Recombinetics, a St. Paul-based biotech company, uses gene editing to support medicinal and agricultural advances, including work to test gene-therapy treatments that could cure sickle-cell anemia.
In the company’s early days, a now-dormant tax credit incentivized $4 million in investments that allowed Recombinetics to reequip and reconfigure its space for the venture. The company doubled in size that year and has continued to grow and attract investment, Communications Manager Kris Huson told the House Jobs and Economic Development Finance Division Tuesday.
“The (Angel Investor Tax Credit) is super important to businesses,” Huson said. “We were able to leverage that, get more investors … and now we’re on the forefront of what we do.”
HF1268, sponsored by Rep. Carlie Kotyza-Witthuhn (DFL-Eden Prairie), would reinstate the Angel Investor Tax Credit and make it permanent, with a cap of $20 million in credits to qualified investors or funds per taxable year.
As amended, the bill was laid over by the division, which awaits a fiscal note that includes any costs associated with restarting the program.
“If we want to see our start-ups mature … we need to support them at the earliest of stages,” said John Dukich, director of public policy and research for the Minnesota High Tech Association.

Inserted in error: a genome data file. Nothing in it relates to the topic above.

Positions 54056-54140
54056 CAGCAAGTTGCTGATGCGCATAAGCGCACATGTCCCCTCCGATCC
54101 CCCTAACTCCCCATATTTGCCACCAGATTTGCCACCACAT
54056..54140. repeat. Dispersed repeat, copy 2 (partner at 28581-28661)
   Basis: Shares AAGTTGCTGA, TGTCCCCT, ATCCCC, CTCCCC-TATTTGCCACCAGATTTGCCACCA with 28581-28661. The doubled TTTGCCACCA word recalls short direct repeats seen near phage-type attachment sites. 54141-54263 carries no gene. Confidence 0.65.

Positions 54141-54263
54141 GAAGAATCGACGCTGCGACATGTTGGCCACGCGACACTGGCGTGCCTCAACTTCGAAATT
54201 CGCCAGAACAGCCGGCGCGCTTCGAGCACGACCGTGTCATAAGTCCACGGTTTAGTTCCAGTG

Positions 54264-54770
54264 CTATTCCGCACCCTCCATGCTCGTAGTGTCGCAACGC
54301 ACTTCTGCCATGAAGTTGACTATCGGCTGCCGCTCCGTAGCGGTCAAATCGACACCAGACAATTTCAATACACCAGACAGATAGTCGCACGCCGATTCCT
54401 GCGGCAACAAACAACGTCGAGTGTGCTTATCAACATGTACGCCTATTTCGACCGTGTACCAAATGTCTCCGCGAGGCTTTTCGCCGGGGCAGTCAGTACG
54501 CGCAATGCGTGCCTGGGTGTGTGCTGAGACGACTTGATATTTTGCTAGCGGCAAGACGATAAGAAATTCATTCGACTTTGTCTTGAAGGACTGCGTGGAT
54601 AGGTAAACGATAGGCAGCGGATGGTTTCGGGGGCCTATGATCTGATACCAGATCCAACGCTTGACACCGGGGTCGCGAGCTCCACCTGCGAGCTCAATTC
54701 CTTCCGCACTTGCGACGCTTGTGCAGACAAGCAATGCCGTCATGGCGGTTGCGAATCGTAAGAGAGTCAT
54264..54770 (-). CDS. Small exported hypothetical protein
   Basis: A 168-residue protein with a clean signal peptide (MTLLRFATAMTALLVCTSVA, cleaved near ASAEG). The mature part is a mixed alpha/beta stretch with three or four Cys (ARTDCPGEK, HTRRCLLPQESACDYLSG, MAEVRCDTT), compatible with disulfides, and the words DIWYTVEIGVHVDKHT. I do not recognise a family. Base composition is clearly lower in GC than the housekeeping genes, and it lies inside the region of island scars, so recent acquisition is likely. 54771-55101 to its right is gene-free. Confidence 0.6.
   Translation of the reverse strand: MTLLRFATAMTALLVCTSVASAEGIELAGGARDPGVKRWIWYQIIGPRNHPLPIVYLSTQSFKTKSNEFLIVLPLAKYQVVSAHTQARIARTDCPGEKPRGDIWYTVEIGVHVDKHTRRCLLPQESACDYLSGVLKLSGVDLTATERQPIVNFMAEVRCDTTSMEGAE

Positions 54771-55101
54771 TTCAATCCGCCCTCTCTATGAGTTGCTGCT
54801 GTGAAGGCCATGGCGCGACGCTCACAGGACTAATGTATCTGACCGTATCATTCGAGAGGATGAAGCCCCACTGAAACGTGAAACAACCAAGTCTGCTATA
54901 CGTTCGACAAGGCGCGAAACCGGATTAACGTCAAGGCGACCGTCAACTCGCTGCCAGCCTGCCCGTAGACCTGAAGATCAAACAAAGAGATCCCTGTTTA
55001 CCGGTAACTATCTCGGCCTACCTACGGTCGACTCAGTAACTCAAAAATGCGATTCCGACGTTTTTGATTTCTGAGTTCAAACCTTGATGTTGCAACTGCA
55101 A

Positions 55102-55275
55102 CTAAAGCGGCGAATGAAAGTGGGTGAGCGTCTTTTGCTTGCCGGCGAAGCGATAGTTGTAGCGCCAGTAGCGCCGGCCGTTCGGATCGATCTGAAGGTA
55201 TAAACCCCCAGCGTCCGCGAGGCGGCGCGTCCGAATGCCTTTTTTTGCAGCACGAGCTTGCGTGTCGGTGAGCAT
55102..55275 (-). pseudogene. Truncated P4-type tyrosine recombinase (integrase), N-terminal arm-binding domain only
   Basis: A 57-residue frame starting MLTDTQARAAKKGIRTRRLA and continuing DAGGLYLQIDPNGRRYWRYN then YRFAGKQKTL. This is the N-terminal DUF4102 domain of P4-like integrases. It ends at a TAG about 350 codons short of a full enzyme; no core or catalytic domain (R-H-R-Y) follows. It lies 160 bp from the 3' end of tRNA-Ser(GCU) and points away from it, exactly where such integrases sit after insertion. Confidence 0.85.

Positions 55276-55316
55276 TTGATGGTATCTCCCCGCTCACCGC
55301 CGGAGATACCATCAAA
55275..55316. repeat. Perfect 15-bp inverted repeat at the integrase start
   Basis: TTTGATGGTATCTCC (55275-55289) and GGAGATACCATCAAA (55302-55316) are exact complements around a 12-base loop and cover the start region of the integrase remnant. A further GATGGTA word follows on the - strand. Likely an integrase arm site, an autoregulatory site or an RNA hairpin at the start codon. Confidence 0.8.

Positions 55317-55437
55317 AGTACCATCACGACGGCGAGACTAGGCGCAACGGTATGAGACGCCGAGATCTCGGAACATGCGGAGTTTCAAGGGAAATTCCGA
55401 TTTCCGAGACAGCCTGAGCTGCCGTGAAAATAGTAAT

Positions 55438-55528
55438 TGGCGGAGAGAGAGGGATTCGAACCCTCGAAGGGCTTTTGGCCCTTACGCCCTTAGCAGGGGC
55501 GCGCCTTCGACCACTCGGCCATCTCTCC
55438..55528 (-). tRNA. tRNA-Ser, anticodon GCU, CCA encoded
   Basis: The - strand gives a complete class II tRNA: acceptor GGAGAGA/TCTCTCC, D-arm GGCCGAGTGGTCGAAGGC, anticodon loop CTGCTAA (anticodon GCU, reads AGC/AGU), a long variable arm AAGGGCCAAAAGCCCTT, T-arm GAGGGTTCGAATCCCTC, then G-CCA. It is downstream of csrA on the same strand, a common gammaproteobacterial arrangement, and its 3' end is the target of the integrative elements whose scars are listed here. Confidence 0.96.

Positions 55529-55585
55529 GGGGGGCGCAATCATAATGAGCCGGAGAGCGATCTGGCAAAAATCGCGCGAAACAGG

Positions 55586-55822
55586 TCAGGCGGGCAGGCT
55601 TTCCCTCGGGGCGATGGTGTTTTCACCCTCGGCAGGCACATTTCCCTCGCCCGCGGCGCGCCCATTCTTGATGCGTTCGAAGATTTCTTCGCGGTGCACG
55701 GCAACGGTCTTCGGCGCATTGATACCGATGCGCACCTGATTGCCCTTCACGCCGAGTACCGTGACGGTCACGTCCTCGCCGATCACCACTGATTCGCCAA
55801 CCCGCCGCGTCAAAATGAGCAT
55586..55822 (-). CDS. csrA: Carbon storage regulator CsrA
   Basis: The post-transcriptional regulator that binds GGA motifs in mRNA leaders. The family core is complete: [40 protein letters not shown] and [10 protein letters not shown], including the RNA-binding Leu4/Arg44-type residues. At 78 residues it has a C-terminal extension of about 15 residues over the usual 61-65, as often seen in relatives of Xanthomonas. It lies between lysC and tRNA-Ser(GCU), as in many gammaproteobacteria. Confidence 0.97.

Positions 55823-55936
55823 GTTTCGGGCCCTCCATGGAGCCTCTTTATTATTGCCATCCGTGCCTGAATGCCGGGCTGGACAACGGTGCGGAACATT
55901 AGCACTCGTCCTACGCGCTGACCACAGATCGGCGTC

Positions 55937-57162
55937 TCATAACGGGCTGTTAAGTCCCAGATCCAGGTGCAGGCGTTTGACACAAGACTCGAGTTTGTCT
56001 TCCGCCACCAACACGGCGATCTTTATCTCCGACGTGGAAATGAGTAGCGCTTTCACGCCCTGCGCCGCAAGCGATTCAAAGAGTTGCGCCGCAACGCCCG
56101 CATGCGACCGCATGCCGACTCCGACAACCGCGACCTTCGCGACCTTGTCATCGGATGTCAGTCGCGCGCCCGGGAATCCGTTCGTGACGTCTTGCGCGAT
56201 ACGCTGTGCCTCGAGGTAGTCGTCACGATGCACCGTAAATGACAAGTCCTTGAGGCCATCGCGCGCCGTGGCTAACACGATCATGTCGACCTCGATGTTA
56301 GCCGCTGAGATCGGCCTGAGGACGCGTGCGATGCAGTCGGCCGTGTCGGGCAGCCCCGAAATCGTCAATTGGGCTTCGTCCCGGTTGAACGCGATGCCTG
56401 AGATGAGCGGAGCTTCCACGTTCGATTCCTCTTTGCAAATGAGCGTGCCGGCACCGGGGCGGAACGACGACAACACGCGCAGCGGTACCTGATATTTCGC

The tax credit program, which ended in 2017, provided 25 percent credits to investors and investment funds that supported startup and early-stage companies focused on high-technology fields and proprietary technology, products, processes or services.
Reviving this would incentivize the “inherently risky” investments needed to support new companies and allow them to grow, Dukich said.
To qualify for the tax credit, cash investments would need to meet a minimum of $10,000 by a qualified investor or $30,000 by a qualified fund, both within a calendar year.
The bill would also allow $5,000 cash investments, made within a calendar year, to qualify for the tax credit if supporting Greater Minnesota businesses or business owned by women and minorities.
The fine charged to small business, investors, and funds impacted by the tax credit for failing to file annual reports by Feb. 1 would drop from $500 to $100. The bill would also authorize additional penalties if qualified investors, funds, and business fail to file annual reports by April 1.
Division discussion touched on the difficulty of getting investors to invest in businesses outside the Twin Cities metro area. Language remains in the bill that would require half of the tax credits be allocated to qualifying investments made in businesses owned by women or minorities, or in Greater Minnesota.
But Rep. Tim Mahoney (DFL-St. Paul), the division chair, expressed concern that more work needs to be done to change the behavior of investors.
“It’s a great program. It does really good stuff. But it only does it in a really concentrated area,” he said.
Rep. Barb Haley (DFL-Red Wing) unsuccessfully offered an amendment to require the coordination of promotional efforts with nonprofits working in Greater Minnesota or with minority- and women-owned business.
Gov. Tim Walz’s budget proposal includes a $10 million investments in the tax credit during Fiscal Year 2020 and again in Fiscal Year 2021, but would not make it permanent.